God does something interesting next.  He tells Elijah that he's going to pass by.  There's a huge earthquake, but God's not in the earthquake.  Then there's a fire, but God's not in the fire.  And after that there's a tiny, tiny wind - my Bible says "a gentle blowing," and others call it a "still, small voice."  When Elijah hears it, he knows that it is God.  Now, I don't know exactly why God did this, but I think it means that God doesn't always appear with a band, like He did at Mt. Carmel.  Maybe God is telling Elijah that He's going to provide for him the same way He provided for the widow at Zarephath - not with a lot of fanfare and bells and whistles, but by just quietly keeping him going.

So God doesn't even answer Elijah's pity party, except to say that when all is said and done, there will still be 7000 in Israel loyal to Him.  Instead of a "poor baby" and a pat on the back, God tells Elijah to go all the way back to Israel, and stop in Damascus to anoint a new king over Aram (not part of Israel), a new king of Israel, and a new prophet/apprentice for himself.  God says that Hazael (new king of Aram) will kill a bunch of people, and the people Hazael doesn't kill, Jehu (new king of Israel) will kill, and the people Jehu doesn't kill, Elisha (new prophet) will kill, and after all that there will still be 7000 followers of God left.  So Elijah goes back and does those things.

In the next chapter, Israel has a couple wars with the aforementioned country of Aram.  At the time, the king is named Ben-hadad.  Ahab actually wins, and Ben-hadad escapes.  His servants tell him that the Israelite kings are merciful.  Isn't that cool, that even though Israel has turned bad, they still have a good reputation?  Anyway, so Ben-hadad goes groveling to Ahab, and Ahab makes a covenant with him and lets him live.  But then a prophet tells Ahab that he was supposed to kill Ben-hadad and now he and Israel are going to be in trouble because of it.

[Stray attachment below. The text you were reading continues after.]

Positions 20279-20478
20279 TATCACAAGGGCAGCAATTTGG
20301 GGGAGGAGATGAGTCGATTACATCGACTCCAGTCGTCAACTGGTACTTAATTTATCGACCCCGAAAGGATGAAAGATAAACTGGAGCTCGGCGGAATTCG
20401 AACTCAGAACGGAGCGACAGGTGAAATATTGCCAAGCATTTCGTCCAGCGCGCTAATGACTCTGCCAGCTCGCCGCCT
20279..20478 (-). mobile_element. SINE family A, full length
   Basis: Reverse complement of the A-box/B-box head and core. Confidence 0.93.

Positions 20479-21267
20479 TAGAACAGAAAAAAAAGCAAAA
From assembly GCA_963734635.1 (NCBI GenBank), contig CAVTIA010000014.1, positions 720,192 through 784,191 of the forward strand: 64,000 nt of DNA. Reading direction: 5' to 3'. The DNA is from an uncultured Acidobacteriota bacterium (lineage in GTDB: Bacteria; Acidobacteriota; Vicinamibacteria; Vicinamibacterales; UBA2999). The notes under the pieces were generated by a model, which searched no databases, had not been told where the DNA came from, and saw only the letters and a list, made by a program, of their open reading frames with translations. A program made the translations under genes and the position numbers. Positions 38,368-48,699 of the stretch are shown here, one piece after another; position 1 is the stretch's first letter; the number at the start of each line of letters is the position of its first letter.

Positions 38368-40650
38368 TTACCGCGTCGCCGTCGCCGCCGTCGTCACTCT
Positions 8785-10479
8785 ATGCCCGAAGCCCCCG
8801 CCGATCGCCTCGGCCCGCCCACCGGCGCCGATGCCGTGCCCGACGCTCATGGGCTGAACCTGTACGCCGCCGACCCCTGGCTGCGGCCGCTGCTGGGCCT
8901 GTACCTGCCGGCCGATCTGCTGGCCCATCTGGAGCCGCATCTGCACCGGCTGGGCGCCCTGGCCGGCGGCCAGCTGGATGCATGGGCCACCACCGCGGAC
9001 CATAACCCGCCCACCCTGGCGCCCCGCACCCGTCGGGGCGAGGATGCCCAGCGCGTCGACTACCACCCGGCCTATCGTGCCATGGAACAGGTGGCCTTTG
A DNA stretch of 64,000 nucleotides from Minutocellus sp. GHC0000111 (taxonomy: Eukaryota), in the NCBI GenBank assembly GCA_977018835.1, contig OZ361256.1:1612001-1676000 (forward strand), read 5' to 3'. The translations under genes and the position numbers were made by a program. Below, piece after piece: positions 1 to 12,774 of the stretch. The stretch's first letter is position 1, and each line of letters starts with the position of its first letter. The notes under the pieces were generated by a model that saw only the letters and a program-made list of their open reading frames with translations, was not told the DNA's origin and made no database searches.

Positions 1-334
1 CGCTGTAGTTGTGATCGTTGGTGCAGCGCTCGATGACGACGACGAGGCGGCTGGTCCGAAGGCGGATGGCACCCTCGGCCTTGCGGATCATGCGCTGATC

Next, we have a lovely story about Ahab.  It seems there's this guy named Naboth who has a vineyard near Ahab's palace.  Ahab wants the vineyard, not because it's a good vineyard - he wants to turn it into a vegetable garden - he just wants it because it's close to his house.  Naboth says no, because it's his inheritance.  That might not make a lot of sense to us today - I mean, I were Naboth, and the king offered me money and a better vineyard for it, I would say sure! but inheritance and land were really important to people back in the day.  They were things you just did not give away.

So Ahab goes home to mope, and delightful Jezebel hears the story and says she will get the vineyard.  Unlike Ahab, though, Jezebel is not a fair player.  She just sets up for Naboth to be murdered, and that's what happens.  So then Ahab gets his precious vineyard.  But then Elijah comes back and tells Ahab that, like Jeroboam and Baasha before him, every male in Ahab's family is going to be cut off, and that dogs are going to eat Jezebel's body.  Then the Bible has rare bit of commentary: "Surely there was no one like Ahab who sold himself to do evil in the sight of the LORD, because Jezebel his wife incited him."  How would you like that legacy?  Ahab, it seems, didn't so much set out to do evil, as he let evil happen and didn't say a word.  He married a woman who served false gods, he let her set up 850 false prophets who ate at her table, he let her go after Elijah, and he had to have known what she was going to do to Naboth.  Ahab sold himself to the devil so that he could plant a vegetable garden next to his house.  What a dip.

Fortunately for Ahab, he realizes he's a dip.  When Elijah tells him this, he tears his clothes and puts on sackcloth and fasts.  Beloved Jezebel probably kicked him and told him to get up and be happy, but if she did, he finally didn't listen to her.  Anyway, God is so impressed by Ahab's humility that He decides to be merciful and not to cause this rampant destruction in Ahab's days, just in the days of his son.

Finally, another war with Aram.  Israel and Judah go out together.  The king of Judah at this time is Jehoshaphat, who's a good guy, and he wants to ask one of the LORD's prophets whether they'll win.  All the other prophets in the world are telling them that they're going to win.  But along comes another prophet, named Micaiah, and he says they're going to lose.  What's weird about this story is that the people act like it's Micaiah's decision for Aram to win.  When he comes to the king, the messenger tells him to prophesy favorably because that's what everybody else has been doing.  And when he does otherwise, Ahab tells Jehoshaphat, see, I told you he'd say something negative.  And he has him thrown in prison until his safe return.  But I guess he's going to stay there a while, because just like Micaiah said, Aram wins - I assume the king of Aram is the same one that Ahab let live - and Ahab gets randomly shot  and killed.

Last of all we hear more about this Jehoshaphat guy.  He was the son of Asa, a good king, remember?  Jehoshapat is also a good king.  Finally! Asa has succeeded where so many other leaders of Israel have failed, in raising a godly son.  So Judah is on the mend.  In contrast to that,. Ahab's son becomes king, and he's bad just like his father.  Ahab's humiliation may have been sincere, but the text doesn't say anything about repentance or about Ahab serving only the LORD after this point, so in the end, nothing changes in Israel.